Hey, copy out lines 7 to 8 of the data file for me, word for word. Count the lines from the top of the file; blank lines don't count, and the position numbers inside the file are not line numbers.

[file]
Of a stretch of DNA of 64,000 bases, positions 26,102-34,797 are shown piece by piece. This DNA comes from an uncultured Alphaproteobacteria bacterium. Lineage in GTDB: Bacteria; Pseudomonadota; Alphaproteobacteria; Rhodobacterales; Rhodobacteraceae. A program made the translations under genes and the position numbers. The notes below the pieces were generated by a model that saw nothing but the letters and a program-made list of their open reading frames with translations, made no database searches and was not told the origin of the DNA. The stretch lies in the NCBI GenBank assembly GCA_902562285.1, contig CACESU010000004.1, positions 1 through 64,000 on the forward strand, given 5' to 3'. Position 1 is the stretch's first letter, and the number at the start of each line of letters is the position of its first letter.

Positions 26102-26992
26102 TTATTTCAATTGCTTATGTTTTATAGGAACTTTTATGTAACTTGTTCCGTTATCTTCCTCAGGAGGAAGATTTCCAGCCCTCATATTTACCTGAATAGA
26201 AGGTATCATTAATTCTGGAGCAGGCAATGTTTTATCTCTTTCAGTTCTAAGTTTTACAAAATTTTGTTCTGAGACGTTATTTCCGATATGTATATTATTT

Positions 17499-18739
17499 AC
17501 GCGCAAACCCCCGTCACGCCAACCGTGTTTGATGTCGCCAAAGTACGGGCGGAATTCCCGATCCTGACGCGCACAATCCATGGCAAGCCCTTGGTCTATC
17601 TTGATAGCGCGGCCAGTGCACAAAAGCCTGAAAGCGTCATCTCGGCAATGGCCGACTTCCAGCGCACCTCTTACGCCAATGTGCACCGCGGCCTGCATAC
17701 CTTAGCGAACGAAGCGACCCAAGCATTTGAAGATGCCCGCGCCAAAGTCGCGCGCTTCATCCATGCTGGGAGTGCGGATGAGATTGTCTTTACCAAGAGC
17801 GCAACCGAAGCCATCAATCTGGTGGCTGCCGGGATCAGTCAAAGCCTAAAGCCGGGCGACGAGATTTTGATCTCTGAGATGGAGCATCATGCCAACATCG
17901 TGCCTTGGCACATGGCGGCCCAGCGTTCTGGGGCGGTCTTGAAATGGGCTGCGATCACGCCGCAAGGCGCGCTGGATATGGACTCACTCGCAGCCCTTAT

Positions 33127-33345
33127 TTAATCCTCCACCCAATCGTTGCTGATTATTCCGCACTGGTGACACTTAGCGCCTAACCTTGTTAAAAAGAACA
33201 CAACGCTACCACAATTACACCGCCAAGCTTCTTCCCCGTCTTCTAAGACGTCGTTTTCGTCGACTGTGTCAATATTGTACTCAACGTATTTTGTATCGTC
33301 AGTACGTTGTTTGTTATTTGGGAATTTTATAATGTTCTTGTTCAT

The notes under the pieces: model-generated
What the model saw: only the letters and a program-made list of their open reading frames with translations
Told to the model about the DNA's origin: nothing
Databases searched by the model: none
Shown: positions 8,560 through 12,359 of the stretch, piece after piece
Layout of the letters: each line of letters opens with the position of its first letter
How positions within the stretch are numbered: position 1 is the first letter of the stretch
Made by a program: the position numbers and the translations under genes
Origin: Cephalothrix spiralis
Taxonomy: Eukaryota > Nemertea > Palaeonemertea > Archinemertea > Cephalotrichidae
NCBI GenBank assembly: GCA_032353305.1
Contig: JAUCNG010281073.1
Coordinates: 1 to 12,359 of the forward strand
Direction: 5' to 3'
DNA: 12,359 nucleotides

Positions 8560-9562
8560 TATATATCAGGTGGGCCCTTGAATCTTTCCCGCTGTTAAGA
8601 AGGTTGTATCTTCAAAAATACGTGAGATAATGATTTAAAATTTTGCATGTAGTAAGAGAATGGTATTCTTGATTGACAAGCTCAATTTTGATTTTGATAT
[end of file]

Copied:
17501 GCGCAAACCCCCGTCACGCCAACCGTGTTTGATGTCGCCAAAGTACGGGCGGAATTCCCGATCCTGACGCGCACAATCCATGGCAAGCCCTTGGTCTATC
17601 TTGATAGCGCGGCCAGTGCACAAAAGCCTGAAAGCGTCATCTCGGCAATGGCCGACTTCCAGCGCACCTCTTACGCCAATGTGCACCGCGGCCTGCATAC